An Accurate Adaptation?
Mignola had a laissez faire attitude, to say the least, when it came to exercising creative control over the adaptation of his comic. When I met Guillermo, I said I like what you do, you can do anything with this character, Ive done my version, so go on and make it Guillermo del Toros Hellboy. Really I was looking for a way to let myself off the hook and not worry about the movie. And if he was making something radically different, Id just sit back and cash the check. The truth is Id rather see a director make the movie he wants to make, especially Guillermo, who brings his own sensibility to the material he chooses. But then he said, no, I want to do your character. So I said OK, if were doing my character, then well have to cover a number of specific things. This led to a long working relation between del Toro and Mignola, who participated extensively in the pre-production design, and was on set throughout filming. Mignola acknowledges that certain changes were necessary to make Hellboy a true movie character. We sat down and agreed on what should be changed for the film, on certain things in the comic that wouldnt translate to the screen.
The most probable reason for the two mens excellent relationship was a shared interest: H.P. Lovecraft. Lovecraft, really the old pulp magazine sensibilities on the whole, were a huge influence when I first created Hellboy, Mignola explains. And though the film features scenes with Nazis that seem to evoke Indiana Jones, these influences were actually drawn from sources closer to Mignolas comic work. I grew up reading Marvel comics, Captain America and that kind of stuff, where the best heroes were hanging out with American G.I.s, and the villains were Nazis. And I wanted to root my story in that world, because to me that was when comics were the bestthe era of Jack Kirby, whos of course another huge influence.
The first 20 minutes is pure Mignola, del Toro says, and then we have a detour of about 30 minutes when we go to an urban environment that the comics never go to. But the ending, where everything becomes almost surreally gothic underground in Moscow, that goes back to pure Mignola.
Heart of a Beast
All the filmmakers agree that no one but Perlman could have portrayed Hellboy. Irastorza: Without Ron it wouldnt have been anything, Ron is so perfect. del Toro: There wasnt any other choice but Ron. Mignola: I always envisioned Ron in the part.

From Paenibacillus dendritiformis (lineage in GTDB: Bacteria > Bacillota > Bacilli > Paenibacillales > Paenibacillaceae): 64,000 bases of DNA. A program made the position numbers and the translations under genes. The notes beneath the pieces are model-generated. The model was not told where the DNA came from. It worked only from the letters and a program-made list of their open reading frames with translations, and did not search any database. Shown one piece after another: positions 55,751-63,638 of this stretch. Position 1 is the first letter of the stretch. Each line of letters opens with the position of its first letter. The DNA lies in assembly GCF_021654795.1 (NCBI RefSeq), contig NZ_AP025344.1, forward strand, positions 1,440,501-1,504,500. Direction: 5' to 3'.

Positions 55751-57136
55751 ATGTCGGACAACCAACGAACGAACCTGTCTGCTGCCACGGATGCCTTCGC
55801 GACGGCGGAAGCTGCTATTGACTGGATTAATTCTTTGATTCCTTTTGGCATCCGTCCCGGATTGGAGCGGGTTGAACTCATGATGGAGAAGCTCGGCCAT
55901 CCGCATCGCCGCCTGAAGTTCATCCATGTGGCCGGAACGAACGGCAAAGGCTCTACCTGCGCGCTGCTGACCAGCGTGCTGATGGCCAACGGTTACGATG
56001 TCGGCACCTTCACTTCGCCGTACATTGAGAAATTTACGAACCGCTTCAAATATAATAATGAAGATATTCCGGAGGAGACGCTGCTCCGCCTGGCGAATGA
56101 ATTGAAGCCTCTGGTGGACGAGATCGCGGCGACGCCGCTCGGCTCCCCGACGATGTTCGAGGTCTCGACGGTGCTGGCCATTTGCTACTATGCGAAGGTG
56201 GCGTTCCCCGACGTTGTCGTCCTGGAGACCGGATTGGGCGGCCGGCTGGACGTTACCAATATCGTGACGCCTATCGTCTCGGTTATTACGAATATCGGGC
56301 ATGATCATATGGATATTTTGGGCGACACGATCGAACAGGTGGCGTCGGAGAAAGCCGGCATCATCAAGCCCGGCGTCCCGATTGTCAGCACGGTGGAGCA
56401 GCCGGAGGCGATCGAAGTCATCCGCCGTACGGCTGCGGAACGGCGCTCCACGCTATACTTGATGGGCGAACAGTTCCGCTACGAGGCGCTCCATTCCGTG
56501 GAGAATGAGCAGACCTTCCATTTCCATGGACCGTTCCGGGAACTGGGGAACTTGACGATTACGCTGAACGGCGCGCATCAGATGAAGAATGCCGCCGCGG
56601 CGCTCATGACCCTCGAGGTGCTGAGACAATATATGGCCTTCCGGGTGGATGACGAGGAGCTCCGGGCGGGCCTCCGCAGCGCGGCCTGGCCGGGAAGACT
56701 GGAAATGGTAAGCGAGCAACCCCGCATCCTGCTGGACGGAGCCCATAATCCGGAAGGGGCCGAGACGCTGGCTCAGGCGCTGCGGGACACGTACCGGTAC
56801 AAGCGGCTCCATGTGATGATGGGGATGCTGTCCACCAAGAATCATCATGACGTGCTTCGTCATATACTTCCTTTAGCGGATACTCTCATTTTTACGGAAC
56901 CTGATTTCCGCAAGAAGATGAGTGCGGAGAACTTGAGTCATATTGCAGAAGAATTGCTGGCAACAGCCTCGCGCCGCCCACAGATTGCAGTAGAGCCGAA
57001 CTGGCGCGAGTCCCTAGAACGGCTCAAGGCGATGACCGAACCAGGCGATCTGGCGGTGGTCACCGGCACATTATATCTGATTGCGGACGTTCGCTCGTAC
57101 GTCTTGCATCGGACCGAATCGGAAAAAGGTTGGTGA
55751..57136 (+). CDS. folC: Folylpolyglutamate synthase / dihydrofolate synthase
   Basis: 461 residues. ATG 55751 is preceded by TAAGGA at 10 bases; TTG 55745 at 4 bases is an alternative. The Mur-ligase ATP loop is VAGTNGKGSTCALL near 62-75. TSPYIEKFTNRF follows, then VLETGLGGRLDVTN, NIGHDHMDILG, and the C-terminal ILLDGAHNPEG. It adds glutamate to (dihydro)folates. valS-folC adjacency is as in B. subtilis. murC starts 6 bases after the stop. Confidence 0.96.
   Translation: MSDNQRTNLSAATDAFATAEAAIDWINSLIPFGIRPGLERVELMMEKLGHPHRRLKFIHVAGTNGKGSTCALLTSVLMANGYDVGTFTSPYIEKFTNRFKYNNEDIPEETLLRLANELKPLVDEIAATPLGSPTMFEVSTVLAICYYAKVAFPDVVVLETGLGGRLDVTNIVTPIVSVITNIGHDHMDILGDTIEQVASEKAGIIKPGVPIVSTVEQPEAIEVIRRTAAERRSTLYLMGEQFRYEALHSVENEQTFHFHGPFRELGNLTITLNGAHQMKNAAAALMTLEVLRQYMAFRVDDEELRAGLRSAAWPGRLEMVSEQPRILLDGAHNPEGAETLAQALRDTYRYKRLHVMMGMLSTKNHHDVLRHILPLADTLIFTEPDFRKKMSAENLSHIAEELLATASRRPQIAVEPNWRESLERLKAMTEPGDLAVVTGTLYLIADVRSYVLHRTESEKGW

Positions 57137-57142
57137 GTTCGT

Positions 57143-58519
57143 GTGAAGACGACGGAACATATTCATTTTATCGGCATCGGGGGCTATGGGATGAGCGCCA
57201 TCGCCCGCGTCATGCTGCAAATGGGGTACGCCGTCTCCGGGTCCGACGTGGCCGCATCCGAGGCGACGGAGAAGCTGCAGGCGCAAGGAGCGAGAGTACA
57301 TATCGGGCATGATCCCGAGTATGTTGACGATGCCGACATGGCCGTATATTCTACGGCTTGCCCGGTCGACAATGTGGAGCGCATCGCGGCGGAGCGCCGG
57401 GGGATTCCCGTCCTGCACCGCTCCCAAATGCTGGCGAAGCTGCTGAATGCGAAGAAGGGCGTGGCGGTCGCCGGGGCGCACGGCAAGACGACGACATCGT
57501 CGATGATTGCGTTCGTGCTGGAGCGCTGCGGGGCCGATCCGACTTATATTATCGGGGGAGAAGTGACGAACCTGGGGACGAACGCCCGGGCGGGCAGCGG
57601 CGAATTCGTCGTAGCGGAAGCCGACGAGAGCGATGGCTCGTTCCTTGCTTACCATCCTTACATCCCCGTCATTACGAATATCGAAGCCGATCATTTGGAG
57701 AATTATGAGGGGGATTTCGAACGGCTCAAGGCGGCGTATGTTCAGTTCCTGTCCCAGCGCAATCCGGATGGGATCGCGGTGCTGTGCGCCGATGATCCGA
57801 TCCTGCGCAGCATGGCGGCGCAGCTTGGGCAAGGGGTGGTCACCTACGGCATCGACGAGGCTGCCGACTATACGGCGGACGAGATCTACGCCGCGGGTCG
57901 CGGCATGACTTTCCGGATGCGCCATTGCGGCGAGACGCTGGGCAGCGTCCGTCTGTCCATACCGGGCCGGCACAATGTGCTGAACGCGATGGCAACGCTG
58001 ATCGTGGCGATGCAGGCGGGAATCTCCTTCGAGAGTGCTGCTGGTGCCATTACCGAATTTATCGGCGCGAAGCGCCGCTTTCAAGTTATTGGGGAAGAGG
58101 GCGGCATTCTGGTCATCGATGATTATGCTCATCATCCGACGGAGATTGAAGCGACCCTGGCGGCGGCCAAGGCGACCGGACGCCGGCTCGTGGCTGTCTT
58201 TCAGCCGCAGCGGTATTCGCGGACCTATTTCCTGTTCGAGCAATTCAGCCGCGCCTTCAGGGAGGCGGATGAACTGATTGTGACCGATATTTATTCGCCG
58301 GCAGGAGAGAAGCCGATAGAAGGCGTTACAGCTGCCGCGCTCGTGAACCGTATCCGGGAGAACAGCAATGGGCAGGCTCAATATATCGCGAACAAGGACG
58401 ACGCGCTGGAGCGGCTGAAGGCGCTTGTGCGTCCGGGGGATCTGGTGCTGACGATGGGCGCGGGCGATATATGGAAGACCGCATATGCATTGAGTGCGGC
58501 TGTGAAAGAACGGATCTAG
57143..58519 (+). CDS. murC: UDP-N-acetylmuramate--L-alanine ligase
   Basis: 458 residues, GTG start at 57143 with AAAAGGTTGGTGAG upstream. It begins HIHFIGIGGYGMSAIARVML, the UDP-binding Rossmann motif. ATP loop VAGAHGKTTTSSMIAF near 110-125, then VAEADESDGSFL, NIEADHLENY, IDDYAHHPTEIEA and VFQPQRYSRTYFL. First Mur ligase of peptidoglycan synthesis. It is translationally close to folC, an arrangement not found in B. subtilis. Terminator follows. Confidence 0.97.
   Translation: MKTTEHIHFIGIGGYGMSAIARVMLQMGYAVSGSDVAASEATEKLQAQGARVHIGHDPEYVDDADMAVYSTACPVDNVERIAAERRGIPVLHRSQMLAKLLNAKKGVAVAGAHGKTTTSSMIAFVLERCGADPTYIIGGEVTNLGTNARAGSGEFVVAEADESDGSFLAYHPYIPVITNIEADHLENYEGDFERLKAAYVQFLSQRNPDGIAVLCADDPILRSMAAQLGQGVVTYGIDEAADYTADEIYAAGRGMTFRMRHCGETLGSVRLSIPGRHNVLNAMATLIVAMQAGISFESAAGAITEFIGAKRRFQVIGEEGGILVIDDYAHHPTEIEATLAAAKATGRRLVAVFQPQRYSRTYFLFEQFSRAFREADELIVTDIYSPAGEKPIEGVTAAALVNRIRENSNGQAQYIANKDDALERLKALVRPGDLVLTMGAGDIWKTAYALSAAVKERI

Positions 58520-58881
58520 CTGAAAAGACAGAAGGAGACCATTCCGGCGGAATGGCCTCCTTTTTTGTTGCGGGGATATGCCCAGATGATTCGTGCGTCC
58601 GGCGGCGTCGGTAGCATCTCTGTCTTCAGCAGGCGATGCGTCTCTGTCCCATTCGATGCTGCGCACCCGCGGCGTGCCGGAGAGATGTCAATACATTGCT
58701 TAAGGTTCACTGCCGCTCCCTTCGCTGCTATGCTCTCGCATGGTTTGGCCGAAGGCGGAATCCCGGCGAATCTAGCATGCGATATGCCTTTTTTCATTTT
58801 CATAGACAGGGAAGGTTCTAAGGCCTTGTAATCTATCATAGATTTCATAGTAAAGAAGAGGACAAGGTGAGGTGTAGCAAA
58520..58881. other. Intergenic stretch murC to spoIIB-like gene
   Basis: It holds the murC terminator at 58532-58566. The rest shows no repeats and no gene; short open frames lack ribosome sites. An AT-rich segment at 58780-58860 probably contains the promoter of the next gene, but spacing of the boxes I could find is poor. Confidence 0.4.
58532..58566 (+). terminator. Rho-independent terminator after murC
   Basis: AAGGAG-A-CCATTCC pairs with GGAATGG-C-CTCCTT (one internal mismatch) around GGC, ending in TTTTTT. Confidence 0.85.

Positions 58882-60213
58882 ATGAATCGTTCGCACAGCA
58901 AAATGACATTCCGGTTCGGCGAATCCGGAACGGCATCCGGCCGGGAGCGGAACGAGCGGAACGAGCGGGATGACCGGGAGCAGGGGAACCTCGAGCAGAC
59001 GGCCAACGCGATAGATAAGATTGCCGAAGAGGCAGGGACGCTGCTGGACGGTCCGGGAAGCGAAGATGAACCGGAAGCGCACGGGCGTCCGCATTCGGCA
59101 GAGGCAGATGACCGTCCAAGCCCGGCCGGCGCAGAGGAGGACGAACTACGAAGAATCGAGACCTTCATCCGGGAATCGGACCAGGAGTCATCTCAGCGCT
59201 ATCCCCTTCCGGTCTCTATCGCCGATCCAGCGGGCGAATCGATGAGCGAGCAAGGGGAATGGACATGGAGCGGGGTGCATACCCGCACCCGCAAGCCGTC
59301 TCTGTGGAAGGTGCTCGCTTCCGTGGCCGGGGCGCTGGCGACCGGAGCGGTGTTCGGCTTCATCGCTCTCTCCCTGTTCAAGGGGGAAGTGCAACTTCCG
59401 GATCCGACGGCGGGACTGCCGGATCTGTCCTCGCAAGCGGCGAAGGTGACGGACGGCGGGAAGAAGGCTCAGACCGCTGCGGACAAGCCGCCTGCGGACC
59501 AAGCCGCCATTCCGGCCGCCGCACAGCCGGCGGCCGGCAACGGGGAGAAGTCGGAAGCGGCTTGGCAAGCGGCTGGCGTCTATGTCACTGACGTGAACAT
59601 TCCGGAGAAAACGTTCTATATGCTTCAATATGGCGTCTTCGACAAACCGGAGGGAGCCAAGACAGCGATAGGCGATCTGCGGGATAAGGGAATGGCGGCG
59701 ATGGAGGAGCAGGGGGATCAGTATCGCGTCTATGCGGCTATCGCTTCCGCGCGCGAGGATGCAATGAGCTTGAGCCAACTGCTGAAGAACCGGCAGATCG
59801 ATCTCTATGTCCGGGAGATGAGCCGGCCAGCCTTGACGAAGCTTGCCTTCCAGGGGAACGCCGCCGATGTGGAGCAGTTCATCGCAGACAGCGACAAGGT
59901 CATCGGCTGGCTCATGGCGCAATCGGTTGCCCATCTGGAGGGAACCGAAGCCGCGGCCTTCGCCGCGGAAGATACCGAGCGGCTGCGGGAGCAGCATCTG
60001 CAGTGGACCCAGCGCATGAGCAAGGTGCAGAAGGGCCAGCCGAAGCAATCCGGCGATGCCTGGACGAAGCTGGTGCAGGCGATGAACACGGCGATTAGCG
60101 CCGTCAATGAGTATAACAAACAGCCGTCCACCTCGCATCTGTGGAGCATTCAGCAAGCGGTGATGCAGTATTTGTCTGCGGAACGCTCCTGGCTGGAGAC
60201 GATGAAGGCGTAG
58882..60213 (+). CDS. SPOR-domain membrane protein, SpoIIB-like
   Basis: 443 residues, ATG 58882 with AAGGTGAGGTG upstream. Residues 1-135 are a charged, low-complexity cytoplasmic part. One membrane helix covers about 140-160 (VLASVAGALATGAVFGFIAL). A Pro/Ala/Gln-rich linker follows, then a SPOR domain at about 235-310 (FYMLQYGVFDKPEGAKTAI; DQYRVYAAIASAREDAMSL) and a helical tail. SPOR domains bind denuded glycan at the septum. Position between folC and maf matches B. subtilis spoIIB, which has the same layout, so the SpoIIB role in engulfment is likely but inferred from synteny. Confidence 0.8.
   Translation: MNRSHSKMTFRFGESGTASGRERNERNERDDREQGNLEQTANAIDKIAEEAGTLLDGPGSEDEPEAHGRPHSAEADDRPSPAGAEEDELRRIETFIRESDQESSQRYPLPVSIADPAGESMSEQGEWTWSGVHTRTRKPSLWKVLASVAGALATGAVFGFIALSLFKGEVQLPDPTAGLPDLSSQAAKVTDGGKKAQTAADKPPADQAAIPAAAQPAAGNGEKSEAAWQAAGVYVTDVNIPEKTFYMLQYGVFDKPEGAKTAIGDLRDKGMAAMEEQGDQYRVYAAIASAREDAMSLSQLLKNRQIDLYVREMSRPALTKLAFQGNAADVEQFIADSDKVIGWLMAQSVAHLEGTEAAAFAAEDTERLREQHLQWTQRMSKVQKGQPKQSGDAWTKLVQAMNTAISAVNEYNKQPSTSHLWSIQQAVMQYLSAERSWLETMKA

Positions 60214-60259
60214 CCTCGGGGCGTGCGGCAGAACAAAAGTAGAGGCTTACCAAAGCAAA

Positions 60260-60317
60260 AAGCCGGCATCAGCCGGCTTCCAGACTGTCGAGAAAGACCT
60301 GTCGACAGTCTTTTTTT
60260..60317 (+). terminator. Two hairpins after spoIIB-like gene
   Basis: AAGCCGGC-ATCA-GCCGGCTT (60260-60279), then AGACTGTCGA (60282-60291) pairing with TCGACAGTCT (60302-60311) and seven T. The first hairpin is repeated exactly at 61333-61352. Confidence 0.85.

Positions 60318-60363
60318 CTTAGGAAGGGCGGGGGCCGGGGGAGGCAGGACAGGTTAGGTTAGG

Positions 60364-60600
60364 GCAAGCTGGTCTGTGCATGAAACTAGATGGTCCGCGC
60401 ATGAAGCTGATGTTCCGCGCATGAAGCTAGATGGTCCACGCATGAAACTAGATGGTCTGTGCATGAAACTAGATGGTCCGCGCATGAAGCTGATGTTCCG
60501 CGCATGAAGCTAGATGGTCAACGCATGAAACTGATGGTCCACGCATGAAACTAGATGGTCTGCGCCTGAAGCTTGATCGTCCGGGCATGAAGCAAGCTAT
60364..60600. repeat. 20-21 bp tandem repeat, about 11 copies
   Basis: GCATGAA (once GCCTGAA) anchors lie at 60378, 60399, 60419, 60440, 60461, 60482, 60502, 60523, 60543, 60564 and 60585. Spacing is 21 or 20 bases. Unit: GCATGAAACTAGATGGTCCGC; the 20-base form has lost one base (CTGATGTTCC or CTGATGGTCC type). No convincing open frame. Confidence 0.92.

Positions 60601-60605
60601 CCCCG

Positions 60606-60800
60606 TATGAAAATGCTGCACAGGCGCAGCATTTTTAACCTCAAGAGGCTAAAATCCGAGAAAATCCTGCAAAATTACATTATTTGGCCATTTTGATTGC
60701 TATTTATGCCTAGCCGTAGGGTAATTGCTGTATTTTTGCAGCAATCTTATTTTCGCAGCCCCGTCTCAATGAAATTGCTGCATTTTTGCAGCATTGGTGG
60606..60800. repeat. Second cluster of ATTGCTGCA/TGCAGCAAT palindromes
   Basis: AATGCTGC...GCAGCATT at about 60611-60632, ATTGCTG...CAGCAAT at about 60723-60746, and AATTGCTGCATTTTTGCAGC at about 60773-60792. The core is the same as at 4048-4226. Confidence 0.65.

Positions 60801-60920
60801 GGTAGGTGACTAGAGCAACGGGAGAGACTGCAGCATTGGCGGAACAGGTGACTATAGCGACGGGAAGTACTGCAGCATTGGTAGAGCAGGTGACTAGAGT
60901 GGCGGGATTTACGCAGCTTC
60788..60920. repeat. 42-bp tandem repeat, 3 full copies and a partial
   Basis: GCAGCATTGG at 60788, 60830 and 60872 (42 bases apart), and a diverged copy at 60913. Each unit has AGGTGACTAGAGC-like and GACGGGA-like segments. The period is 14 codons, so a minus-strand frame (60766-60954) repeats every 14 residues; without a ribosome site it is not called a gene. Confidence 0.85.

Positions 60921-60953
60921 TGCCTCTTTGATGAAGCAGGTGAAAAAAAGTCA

Their unanimity makes Perlman very happy. Hellboy is a character that an actor could play for the rest of his life without growing tired of it, Perlman says or rather growls with a certain glee. Hes got every aspect of humanity that an actor revels in exploring. His sense of humor is amazing. And hes got this heart my favorite part of Hellboy is his heart. What is best are those moments when his heart is revealed when hes around his father or his girlfriend, or when hes asked to make the final choice. Thats when the dialectic that lives within him about evil vs. good is pushed to the furthest point and thats the part of playing him thats most interesting.
One cant help compare Perlmans work in the Beauty and the Beast TV series with Hellboy. The roles Ive gotten to play the beast and now Hellboy, are probably the truest statements I can make as an actor. Im very in touch with the monstrous parts of myself, and have been my whole life. And if one feels that way, one spends ones life either overcompensating for those feelings, or learning to live with them, or overwhelming the feelings of monstrousness by making peace with them.
del Toro also acknowledges the connection between Hellboy and the classic fairy tale. This is a beauty and the beast story where beauty kisses the beast at the end, but instead of the beast turning into a prince, she turns into a beast. The final shot for me is beautiful because it works at the level where youre telling people, its OK to be a monster. Just accept it and make it part of yourself.
del Toro has already written a script for Lovecrafts At the Mountains of Madness. If this is made, it will be the first time a Lovecraft story that is also a literary masterpiece will come to the screen in a faithful adaptation an event that will almost certainly bring an entire reevaluation of horror as a genre demanding serious interest. del Toro points out that the box office success of Hellboy will determine whether he can make this classic. It totally depends on studio financing. If Im lucky enough that the studio understands Mountains, then by all means Ill do Mountains. But it is a tough sell. Its a 1920s period story, with crazy, tentacled monsters that come from another dimension, and theres a moment when a character is praying as a creature approaches him, and the creature says, your god is as young as yesterday, my master was here for eons before. And though most horror movies turn into Aliens with all-out action, this one stays ominous and existential all the way through. Well see if the studio gets it.
Lets hope they do.
Henry Turner is a writer and award-winning filmmaker, whose Lovecraft-inspired horror feature, Wilbur Whateley, won top awards at the Chicago International Film Festival. His writing on film has appeared in the Los Angeles Times, Lecran Fantastique, Variety and many other publications. A longtime film festival executive, he has programmed for the Slamdance Film Festival, and currently heads FilmTraffick L.A.